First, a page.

Electric scooters or “e-scooters” are taking over cities worldwide and have broad appeal with tourists. Although e-scooter use declined during the COVID-19 pandemic, its popularity could rebound rapidly, especially if travelers start to substitute scooters for transit on some shorter trips. Shared e-scooters in particular, are a rapidly emerging mode of transportation, but present a host of regulatory challenges from equitable distribution to parking infrastructure to pedestrian safety, among others.
Understanding travel demand patterns of shared e-scooter use and the demographics most likely to use this alternative form of transportation are expected to be a moving target for several years and a challenge for city, regional and transportation planners. Several other researchers have investigated spatial patterns of e-scooter demand, but they have had inconclusive or contradictory findings and have examined large zones rather than specific street segments.
This shortfall is what led a researcher from Florida Atlantic University’s College of Science and collaborators from the University of Florida to try to figure out what drives spatial patterns of e-scooter use. Their solution? They have built the first segment-level model that allows for capturing built environment variables more precisely. Also, they identify and account for likely destinations for scooter users such as transit stops, commercial areas and parks.
For the study, published in the journal Transportation Research Part A, researchers analyzed Washington, D.C. because of its availability of wide-open data, including built environment data and the maturity of its shared mobility market. Washington D.C. has been a leader in micro-mobility since the launch of its bikeshare program in 2008. The city started permitting dockless bikeshare in 2017 and soon after started an electric shared scooter pilot in 2018.
Results of the study provide a clear picture of trip generation and trip attraction sources for shared e-scooter trips in Washington D.C. And it turns out that both built environment and demographic factors matter. Tourism appears to be a considerable driver in scooter use; tourist attractions, hotels and metro stops are all predictive of higher destinations, with a larger effect on Saturdays than on weekdays. The areas of predicted high scooter traffic are almost all in the downtown area, near the Mall, the White House and Congress. Hotels, streetcar stops and circulator stops all approximately double the number of expected scooter destinations, with the number of bus stops having a smaller effect.
Researchers also discovered, after controlling for other types of destinations, public transit stops of all kinds – metro stops, bus stops, circulator stops and streetcar stops – are predictive of scooter destinations. For the demographic variables, younger median age, percentage of bachelor’s degrees and population density, each were positive predictors of both trip origins and trip destinations. Trip origins and destinations are highly centralized in Washington D.C. and anchored to the scooters’ start-of-day locations.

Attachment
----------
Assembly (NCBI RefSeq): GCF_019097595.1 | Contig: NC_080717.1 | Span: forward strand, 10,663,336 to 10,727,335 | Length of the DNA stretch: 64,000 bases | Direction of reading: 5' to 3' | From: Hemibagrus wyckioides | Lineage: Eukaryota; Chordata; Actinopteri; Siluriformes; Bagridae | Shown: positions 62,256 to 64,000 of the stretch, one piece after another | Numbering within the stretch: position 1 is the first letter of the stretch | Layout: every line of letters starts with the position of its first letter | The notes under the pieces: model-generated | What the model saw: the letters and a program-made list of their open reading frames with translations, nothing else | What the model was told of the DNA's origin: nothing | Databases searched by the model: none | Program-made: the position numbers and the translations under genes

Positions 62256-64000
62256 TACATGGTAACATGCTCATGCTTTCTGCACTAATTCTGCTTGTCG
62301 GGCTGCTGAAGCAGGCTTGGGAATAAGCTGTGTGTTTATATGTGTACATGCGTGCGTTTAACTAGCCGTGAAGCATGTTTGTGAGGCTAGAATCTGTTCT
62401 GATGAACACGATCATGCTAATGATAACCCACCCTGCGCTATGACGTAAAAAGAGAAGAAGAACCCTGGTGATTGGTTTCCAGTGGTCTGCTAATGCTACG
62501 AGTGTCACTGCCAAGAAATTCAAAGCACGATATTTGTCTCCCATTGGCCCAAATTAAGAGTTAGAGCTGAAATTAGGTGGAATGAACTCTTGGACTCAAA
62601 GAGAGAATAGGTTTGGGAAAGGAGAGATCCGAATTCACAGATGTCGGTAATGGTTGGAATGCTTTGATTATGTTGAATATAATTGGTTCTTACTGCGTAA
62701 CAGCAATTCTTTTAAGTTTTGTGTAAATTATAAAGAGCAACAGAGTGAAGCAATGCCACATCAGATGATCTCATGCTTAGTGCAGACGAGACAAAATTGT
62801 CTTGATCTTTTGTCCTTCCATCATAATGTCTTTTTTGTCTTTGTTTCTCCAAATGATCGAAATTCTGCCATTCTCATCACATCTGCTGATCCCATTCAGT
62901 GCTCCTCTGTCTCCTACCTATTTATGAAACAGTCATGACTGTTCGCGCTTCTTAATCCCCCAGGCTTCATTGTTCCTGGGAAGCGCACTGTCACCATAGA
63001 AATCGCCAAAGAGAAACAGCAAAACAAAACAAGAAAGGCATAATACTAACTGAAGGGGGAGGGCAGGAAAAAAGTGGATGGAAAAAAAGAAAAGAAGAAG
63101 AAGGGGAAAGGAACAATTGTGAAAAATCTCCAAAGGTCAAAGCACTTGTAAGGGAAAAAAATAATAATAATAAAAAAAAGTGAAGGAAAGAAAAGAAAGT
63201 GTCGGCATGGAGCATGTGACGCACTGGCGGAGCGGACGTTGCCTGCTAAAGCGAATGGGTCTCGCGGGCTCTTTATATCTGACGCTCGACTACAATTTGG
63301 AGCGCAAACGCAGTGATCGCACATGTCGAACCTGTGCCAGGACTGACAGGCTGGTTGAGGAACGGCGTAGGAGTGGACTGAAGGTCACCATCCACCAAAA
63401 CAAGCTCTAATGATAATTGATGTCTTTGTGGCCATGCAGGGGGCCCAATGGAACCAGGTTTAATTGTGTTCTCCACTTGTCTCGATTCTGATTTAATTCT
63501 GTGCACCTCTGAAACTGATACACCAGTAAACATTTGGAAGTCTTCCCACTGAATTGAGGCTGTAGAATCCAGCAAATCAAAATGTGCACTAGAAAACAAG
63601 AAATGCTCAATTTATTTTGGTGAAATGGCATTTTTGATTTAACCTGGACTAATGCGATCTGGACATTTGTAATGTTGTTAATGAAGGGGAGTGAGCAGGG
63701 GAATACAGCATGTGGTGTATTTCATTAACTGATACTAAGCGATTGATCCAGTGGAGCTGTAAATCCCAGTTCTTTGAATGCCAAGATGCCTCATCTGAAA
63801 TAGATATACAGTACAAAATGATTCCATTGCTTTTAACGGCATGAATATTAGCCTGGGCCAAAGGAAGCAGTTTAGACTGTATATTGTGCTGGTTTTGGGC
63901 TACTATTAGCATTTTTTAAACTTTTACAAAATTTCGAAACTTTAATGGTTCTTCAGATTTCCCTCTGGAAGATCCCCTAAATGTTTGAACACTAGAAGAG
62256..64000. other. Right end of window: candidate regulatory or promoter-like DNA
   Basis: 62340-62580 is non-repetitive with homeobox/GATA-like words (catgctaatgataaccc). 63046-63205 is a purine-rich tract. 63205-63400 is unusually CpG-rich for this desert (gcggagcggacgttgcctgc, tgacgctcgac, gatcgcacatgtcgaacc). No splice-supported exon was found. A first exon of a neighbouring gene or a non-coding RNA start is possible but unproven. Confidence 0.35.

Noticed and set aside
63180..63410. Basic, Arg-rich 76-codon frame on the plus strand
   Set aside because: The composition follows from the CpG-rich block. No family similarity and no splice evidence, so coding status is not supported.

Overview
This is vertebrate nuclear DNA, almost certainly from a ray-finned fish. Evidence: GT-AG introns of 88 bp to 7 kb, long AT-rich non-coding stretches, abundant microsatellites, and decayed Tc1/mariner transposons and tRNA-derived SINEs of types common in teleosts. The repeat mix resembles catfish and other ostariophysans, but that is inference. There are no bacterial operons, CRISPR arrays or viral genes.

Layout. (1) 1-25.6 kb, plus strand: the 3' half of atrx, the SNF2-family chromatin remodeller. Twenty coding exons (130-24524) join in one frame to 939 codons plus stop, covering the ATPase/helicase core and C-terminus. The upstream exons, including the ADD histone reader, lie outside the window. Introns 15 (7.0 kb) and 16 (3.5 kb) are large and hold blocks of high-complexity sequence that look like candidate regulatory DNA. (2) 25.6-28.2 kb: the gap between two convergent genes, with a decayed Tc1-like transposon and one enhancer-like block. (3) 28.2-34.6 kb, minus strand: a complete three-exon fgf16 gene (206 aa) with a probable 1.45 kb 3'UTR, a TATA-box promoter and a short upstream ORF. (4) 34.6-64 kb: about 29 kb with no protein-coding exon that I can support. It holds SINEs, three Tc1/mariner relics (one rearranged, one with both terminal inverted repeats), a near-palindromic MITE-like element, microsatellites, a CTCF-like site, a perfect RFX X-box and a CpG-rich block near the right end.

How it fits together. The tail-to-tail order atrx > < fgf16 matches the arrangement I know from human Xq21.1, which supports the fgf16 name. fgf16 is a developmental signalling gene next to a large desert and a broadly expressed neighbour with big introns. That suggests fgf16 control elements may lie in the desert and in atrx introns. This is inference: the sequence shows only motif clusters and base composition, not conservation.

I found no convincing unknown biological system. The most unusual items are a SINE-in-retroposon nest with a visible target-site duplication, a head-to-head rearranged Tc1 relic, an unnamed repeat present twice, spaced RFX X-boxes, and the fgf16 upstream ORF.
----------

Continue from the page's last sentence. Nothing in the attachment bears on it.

“Unlike destinations, trip origins are primarily predicted by the supply of scooters available on a given segment over the course of a day,” said Louis A. Merlin, Ph.D., lead author and an assistant professor, Department of Urban and Regional Planning in FAU’s Charles E. Schmidt College of Science. “Our model has the ability to identify segments with high levels of expected scooter demand, correctly identifying 56 to 60 percent of segments in the top 5 percent of usage in trip destinations. Therefore, transportation planners can use this model or similar ones customized for their city to identify street segments with a high demand for scooter parking. Such models can also predict areas of redevelopment that will likely need the provision of scooter parking.”
Findings showed that built environment variables also had a statistically significant relationship with trip origins – commercial square feet and condo square feet are positively correlated. In contrast, residential floor space, parks, and national parks are negatively correlated. However, all of these effects are smaller than in the corresponding trip destinations models.
“We believe the evidence is more persuasive that riders are using scooters for transit access and egress. By leveraging a derived-demand framework, we have attempted to control for the most common types of origins and destinations for scooter travel – residences, commercial areas, tourist stops, parks, and hotels,” said Merlin. “The fact that transit stops are still significant after controlling for these other destination types suggests that the stops themselves are likely an attractor for scooter trip destinations.”
For the study, researchers used four weeks of data between June 17 and July 14, 2019, and selected this period because it represents the month of highest use. From this period, they selected data for four weeks of weekdays, Monday to Thursday, for a total of 16 weekdays and four Saturdays. The data standard that scooter companies use is called General Bikeshare Feed Specification (GBFS). GBFS data attributes include scooter ID, latitude and longitude of scooter location, and battery level. To protect users’ privacy, only the data of “free vehicles” (scooters not in use) is available.